Jesse Owens showed the way for millions of athletes and the world at large. Owens dedicated his time to working with kids, and was generous in sharing his time and resources. Jesse Owens demonstrated the potential for humanity and the good that can be accomplished through courage, determination, and resiliency.
Athletes didn't return from the Olympics to lucrative advertising and endorsement campaigns in those days, so Owens supported his young family with a variety of jobs.
Jesse held various positions, but serving as playground director in Cleveland was particularly instrumental for him. Here, Owens took a step into what would become a lifetime of working with underprivileged youth, which gave him great satisfaction. After relocating to Chicago, he devoted much of his time to underprivileged youth as a board member and former director of the Chicago Boys’ Club.
Owens traveled widely in his post-Olympic days. He was an inspirational speaker, highly sought after to address youth groups, professional organizations, civic meetings, sports banquets, PTAs, church organizations, brotherhood and black history programs, as well as high school and college commencements and ceremonies.
He was also a public relations representative and consultant to many corporations, including Atlantic Richfield, Ford and the United States Olympic Committee.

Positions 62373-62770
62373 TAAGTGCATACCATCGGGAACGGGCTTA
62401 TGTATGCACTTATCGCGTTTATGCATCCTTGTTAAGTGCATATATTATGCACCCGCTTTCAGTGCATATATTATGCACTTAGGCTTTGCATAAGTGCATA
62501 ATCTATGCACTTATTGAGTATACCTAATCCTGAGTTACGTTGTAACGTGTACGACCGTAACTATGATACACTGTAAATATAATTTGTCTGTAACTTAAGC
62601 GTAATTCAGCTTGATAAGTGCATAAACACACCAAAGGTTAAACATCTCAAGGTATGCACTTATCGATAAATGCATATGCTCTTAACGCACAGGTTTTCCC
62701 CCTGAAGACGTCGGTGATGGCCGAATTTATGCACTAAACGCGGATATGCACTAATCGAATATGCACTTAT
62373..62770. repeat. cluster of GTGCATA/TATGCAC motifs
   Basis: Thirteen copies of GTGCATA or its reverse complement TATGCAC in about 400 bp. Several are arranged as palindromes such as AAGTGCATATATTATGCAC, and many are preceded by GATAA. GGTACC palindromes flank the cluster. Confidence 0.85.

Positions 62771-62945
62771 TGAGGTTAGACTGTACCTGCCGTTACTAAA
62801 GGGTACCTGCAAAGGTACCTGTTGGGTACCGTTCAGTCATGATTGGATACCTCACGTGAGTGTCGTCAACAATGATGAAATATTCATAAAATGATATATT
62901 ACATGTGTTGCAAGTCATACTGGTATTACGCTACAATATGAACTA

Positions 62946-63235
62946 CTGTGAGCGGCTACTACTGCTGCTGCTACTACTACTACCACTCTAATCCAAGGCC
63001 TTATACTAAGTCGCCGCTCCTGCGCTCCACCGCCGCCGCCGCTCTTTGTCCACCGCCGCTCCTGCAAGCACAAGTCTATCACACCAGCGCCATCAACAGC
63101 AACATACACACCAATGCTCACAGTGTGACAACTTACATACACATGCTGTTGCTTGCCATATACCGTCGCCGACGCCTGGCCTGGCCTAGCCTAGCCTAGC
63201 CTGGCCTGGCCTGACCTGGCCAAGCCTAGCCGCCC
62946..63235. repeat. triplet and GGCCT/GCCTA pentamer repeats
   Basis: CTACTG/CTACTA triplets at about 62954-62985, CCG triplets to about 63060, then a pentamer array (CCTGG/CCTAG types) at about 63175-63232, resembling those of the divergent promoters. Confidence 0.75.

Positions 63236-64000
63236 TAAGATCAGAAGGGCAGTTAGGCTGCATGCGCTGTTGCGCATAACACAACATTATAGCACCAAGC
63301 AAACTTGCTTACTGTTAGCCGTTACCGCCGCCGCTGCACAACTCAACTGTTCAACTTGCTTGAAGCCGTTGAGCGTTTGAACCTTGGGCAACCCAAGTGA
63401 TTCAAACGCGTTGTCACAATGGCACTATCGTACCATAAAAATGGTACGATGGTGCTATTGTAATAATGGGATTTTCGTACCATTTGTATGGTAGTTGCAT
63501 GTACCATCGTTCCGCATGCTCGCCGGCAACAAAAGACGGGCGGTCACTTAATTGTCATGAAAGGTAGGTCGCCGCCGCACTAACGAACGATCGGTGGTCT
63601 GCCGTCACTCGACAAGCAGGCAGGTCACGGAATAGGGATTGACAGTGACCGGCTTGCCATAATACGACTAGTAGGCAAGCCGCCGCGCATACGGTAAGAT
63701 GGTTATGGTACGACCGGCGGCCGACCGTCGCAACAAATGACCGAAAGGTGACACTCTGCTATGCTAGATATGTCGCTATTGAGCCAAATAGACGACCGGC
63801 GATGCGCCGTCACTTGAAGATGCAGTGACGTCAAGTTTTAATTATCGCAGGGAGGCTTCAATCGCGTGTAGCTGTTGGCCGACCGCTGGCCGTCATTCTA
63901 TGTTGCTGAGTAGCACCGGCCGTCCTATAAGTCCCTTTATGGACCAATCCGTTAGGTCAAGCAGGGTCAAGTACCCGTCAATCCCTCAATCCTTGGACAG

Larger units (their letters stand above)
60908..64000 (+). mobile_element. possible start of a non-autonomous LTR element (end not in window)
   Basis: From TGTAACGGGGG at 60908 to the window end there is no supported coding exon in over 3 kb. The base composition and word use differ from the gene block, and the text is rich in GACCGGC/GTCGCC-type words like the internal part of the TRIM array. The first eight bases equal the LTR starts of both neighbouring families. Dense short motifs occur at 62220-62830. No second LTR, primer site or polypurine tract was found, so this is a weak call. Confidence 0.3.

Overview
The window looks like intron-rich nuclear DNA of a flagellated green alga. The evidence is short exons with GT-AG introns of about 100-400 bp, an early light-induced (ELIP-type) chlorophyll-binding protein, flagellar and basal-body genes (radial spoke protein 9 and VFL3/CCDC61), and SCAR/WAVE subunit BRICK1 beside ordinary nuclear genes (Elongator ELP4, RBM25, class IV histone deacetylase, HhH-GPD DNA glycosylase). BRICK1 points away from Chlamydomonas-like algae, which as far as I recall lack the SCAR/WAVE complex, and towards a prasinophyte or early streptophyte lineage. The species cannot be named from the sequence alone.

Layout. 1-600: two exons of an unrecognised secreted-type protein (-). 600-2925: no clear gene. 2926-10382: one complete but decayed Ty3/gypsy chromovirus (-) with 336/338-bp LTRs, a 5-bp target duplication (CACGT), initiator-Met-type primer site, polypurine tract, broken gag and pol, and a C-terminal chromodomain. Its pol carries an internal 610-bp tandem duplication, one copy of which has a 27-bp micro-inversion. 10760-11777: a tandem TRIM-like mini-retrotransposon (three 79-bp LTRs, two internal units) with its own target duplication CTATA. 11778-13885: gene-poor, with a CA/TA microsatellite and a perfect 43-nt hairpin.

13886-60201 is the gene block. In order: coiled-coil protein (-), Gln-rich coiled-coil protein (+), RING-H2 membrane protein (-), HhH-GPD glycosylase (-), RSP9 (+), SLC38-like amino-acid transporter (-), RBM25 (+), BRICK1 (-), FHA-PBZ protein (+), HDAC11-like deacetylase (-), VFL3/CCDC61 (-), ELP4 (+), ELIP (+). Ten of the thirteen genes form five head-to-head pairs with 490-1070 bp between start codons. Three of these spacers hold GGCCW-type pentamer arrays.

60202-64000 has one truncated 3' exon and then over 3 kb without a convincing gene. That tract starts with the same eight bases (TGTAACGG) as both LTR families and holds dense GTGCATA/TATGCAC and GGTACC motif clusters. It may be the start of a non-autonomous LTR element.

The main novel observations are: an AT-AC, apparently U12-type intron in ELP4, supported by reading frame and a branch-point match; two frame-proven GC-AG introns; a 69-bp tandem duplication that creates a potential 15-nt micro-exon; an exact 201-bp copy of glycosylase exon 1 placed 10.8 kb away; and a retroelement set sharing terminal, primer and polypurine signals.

A complete list of the many awards and honors presented to Jesse Owens by groups around the world would fill dozens of pages.
In 1976, Jesse was awarded the highest civilian honor in the United States when President Gerald Ford presented him with the Medal of Freedom in front of the members of the U.S. Montreal Olympic team in attendance. In February, 1979, he returned to the White House, where President Carter presented him with the Living Legend Award.
On that occasion, President Carter said this about Jesse, “A young man who possibly didn’t even realize the superb nature of his own capabilities went to the Olympics and performed in a way that I don’t believe has ever been equaled since…and since this superb achievement, he has continued in his own dedicated but modest way to inspire others to reach for greatness”.
Jesse Owens died from complications due to lung cancer on March 31, 1980 in Tucson, Arizona.
Although words of sorrow, sympathy and admiration poured in from all over the world, President Carter said it best when he stated: “Perhaps no athlete better symbolized the human struggle against tyranny, poverty and racial bigotry. His personal triumphs as a world-class athlete and record holder were the prelude to a career devoted to helping others. His work with young athletes, as an unofficial ambassador overseas, and a spokesman for freedom are a rich legacy to his fellow Americans.”
Jesse’s spirit still lives in his three daughters, Gloria, Marlene, and Beverly, and their work with the Jesse Owens Foundation. The Foundation continues to carry on Jesse’s legacy by providing financial assistance, support, and services to young individuals with untapped potential in order to develop their talents, broaden their horizons, and become better citizens. There is no doubt that Jesse would be proud.